The NYSDEC has been collecting quantitative air samples in the Fresh Kills area since the fourth quarter of 1994. Staff members collecting the samples used carbon-based adsorbents, which trap the contaminants within them during ambient air sampling. They sent the adsorbents to a laboratory for analysis of volatile organic compounds (VOCs). In addition, several NYSDEC sampling stations also collected particulate metals samples on filter media, which were then digested in the lab and analyzed to provide results for metal particulates in the air. The NYSDEC provides two types of particulate metals data: total suspended particulates (TSP) and particulate material smaller than 10 microns (PM10). The NYSDEC reports also include information on a number of organic compounds in the air belonging to the chemical classes of aldehydes and ketones. The Public Health Evaluation section of this consultation contains a discussion of the public health implications of the NYSDEC data.

The NYSDEC monitoring network consists of 12 stations (Figure 1). Data on wind direction are collected at the Susan Wagner High School and Meteorology Tower locations and indicate general wind directions in the vicinity of the landfill. The stations are individually designed to collect samples for various parameters; therefore, some of the stations do not report data provided for other stations (for example, only a few stations have data on PM10 particulate material). The data from the stations include results for 18 VOCs often found in urban air, selected aldehydes and ketones (a different group of VOCs), and suspended particulates (metals) during calendar year 1995. Other NYSDEC data made available to ATSDR after development of this report will be evaluated in subsequent documents prepared as part of the PHA for the site.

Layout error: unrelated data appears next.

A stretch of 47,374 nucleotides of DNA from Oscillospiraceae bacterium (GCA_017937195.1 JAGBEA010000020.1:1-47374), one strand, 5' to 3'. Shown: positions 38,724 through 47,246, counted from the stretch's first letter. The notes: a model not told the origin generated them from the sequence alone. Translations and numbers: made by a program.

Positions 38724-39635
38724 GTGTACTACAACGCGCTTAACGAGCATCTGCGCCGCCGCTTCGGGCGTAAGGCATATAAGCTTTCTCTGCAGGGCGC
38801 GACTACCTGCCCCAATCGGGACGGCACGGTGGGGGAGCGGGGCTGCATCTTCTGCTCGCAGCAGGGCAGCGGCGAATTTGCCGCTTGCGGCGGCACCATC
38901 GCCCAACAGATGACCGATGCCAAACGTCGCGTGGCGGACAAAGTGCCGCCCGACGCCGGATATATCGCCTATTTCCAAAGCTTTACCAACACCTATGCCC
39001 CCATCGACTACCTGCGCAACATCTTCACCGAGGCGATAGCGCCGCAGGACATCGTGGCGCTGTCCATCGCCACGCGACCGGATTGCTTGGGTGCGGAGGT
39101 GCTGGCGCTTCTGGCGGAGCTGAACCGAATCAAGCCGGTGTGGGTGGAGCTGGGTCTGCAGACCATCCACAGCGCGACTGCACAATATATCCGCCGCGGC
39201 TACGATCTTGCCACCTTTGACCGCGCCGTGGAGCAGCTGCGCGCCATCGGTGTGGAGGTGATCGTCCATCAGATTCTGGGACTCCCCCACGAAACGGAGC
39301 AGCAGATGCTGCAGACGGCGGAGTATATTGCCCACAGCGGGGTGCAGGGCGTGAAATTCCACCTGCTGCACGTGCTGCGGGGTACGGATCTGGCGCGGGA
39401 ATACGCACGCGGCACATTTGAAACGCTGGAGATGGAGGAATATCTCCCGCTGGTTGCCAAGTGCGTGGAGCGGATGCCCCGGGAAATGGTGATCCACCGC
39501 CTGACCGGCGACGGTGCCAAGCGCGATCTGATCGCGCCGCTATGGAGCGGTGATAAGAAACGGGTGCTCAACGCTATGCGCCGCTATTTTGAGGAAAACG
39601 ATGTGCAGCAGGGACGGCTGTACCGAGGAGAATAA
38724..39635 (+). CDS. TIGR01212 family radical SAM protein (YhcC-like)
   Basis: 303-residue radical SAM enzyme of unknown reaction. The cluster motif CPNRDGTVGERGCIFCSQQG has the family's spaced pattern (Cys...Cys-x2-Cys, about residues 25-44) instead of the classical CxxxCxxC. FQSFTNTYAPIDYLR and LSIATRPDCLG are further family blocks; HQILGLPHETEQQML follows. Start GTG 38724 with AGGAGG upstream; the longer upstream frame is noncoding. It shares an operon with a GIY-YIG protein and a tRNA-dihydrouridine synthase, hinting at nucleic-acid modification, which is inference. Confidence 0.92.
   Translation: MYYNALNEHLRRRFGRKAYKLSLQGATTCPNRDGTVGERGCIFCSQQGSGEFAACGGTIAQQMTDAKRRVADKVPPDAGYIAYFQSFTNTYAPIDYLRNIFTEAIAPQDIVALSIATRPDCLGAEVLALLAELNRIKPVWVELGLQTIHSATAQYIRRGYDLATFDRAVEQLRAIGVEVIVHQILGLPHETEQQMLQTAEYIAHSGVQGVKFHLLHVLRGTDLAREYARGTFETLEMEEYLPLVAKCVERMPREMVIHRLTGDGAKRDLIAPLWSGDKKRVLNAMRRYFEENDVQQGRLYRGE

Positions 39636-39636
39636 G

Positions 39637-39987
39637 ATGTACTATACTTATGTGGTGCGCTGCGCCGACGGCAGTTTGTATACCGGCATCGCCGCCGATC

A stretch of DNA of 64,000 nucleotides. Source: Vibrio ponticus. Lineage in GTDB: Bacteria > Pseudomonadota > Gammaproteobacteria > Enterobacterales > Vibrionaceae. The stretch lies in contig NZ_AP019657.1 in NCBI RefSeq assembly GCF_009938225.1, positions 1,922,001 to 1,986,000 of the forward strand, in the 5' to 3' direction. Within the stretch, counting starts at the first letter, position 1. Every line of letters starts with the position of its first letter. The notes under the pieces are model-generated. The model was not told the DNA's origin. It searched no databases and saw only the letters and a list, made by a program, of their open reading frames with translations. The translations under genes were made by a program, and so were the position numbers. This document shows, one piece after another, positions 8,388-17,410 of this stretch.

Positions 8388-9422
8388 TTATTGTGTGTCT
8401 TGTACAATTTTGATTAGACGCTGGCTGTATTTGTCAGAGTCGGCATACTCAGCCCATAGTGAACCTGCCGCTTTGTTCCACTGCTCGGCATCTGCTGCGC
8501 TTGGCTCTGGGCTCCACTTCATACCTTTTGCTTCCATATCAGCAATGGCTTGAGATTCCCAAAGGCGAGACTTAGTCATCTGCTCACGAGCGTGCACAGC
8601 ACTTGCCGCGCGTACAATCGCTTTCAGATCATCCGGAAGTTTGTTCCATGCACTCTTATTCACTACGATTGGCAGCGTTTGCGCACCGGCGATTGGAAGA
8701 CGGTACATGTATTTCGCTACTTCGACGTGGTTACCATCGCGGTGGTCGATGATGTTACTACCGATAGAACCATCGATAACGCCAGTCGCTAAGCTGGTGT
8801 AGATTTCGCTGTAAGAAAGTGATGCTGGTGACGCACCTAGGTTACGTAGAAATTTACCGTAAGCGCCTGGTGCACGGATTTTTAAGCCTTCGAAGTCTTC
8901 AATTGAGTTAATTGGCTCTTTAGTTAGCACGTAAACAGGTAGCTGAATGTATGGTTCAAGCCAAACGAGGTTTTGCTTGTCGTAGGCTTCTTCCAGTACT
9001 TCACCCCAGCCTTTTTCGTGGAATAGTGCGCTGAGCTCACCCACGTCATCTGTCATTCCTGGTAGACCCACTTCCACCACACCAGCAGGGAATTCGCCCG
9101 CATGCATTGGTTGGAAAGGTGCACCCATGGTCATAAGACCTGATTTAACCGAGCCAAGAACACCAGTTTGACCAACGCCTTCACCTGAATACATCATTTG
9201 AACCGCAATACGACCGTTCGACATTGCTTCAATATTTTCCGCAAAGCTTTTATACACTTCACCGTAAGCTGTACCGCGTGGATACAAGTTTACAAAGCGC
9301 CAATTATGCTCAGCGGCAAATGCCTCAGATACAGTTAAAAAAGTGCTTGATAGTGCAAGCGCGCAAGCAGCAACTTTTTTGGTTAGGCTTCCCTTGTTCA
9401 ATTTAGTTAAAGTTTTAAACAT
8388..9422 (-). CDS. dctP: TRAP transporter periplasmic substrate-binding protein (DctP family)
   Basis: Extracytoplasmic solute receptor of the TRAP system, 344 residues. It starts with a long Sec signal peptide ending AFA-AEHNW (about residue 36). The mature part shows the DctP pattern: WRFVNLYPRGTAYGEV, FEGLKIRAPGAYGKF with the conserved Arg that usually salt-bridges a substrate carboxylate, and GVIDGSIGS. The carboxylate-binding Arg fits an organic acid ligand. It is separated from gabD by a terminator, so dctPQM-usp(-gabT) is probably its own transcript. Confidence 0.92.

The sampling for VOCs was conducted on a routine schedule; a sample was to be collected every six days. Some samples were apparently either not collected or analyzed, leaving uncertainty as to the air quality on those sampling dates. These omissions are data gaps. Data gaps which have a significant bearing upon ATSDR's ability to evaluate the health impacts of a site are identified in the Conclusions and Recommendations sections of this report.